The Barter business model refers to the act of exchanging goods/services between two or more stakeholders. This model is based on a simple process: two people negotiate and determine the value of their goods/services and exchange them.
Advantages & Challenges :
One of the advantages of this model is that no money is spent. It is also an effective solution to avoid inflation and to optimise cash flow since this model does not create a mismatch in cash flow. On the other hand, this model encourages the use of short circuits. The challenges related to this model are linked to the very nature of the exchange. The actors are looking for equivalence in the goods exchanged. Either object A must have the same value as object B in terms of willingness to acquire. To barter there must therefore be a double coincidence of needs; object A must be desired by the first actor and object B by the second.
Evolution of the business model & maturity (key figures) :
Barter has experienced a real boom with the Internet and the sustainable revolution. This has given a new dynamism to this business model. The Internet has increased the number of potential players, and above all simplified and accelerated exchanges. The sustainable revolution has also demonstrated the relevance of barter in certain situations, with the use of shorter circuits. IRTA indicates that volumes thus grew at a rate of 8% per year during the second half of 1990. IRTA's forecast indicates an annual increase of 15%, mainly due to online bartering, for the next few years. IRTA also suggests that $12 billion was traded between companies worldwide in 2011, with more than $6 billion in the Americas, $2 billion in Europe, the Middle East, Asia and Oceania. Besides, the institute estimates that between 1,200 and 2,000 companies would offer business-to-business trading systems worldwide.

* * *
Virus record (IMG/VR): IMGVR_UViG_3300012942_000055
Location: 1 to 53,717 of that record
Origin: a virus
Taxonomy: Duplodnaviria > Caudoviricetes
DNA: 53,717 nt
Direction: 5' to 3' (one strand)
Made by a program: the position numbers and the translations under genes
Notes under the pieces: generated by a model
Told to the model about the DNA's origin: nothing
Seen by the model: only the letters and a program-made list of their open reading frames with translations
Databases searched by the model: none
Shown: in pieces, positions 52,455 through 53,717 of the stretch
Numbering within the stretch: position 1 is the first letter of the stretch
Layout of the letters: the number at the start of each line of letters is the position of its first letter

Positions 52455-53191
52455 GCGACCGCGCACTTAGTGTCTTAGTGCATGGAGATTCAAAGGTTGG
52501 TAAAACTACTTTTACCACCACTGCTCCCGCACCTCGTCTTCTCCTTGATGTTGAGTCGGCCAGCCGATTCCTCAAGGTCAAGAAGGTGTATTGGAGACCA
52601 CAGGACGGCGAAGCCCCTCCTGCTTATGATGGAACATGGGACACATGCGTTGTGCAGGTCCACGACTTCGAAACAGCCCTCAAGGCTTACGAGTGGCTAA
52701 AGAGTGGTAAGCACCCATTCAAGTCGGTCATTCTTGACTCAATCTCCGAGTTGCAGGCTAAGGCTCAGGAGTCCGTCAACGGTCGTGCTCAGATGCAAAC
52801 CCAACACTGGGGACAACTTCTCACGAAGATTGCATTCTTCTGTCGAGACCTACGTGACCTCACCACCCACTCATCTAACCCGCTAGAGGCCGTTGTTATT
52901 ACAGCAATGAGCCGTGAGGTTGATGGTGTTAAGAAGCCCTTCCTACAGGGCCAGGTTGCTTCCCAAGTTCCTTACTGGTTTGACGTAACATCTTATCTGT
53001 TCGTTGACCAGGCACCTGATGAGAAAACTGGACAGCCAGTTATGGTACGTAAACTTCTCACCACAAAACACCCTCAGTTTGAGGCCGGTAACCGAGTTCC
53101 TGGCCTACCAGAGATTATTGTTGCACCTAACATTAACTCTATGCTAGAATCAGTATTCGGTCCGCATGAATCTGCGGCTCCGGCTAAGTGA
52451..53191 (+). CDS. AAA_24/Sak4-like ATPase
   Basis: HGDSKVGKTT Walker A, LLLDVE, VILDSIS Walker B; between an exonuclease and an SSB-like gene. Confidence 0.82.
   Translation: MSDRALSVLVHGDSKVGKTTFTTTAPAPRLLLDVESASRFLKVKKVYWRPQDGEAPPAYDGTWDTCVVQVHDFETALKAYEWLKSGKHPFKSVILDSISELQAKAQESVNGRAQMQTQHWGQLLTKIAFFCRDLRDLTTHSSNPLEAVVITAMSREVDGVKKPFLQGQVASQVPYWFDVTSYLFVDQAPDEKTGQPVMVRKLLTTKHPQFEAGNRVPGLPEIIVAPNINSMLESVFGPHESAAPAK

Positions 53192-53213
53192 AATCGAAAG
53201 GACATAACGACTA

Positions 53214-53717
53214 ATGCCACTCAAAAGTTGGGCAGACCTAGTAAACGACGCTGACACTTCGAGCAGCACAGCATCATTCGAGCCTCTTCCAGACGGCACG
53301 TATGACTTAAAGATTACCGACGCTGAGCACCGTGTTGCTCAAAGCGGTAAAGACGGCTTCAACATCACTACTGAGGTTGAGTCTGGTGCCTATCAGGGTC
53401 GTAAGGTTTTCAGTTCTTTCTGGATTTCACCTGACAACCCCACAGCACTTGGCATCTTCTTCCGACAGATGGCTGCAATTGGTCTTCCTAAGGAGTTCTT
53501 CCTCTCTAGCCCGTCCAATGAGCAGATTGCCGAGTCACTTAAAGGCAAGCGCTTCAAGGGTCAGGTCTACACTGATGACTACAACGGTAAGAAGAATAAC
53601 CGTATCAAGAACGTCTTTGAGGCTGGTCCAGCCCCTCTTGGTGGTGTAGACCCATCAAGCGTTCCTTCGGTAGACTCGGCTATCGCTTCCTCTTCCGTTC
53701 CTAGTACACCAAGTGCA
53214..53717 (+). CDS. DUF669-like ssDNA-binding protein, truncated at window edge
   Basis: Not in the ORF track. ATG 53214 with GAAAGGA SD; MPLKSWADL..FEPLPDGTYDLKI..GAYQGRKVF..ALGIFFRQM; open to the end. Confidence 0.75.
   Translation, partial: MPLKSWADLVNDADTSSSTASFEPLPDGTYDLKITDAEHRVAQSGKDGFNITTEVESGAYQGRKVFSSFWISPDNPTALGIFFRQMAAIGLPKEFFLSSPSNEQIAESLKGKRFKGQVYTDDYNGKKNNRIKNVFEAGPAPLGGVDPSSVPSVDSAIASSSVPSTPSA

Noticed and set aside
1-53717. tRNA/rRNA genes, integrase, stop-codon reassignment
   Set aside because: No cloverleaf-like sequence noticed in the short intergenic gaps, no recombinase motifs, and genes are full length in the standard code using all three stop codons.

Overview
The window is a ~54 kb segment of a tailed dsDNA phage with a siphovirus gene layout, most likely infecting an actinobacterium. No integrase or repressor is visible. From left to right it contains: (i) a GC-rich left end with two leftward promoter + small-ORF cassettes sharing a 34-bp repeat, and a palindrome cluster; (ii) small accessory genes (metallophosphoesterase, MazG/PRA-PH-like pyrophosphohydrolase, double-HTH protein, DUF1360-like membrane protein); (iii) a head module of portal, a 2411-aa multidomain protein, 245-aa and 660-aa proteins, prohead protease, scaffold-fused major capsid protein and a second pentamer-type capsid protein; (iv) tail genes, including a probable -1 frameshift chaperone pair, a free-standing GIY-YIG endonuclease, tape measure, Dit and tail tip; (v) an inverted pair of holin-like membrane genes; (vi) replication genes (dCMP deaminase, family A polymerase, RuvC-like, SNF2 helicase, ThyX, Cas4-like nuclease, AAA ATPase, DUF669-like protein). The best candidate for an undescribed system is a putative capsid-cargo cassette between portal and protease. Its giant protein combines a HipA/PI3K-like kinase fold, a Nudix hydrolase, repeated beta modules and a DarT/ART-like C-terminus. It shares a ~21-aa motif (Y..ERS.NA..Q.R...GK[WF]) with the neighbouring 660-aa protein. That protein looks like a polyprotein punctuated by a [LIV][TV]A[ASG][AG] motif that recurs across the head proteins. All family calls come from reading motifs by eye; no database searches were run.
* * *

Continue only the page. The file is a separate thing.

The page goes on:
Product & Services adapted to this business model :
There is a wide variety of products or services that can be bartered, here is a non-exhaustive list: durable consumer goods (including household appliances), toiletries (toothbrush, razor blades), cosmetics and make-up (foundation, eyeliner, lipstick, gloss), physical fitness and health care (sports equipment), entertainment (movie tickets, musical instruments), office (exchange furniture, computer products).
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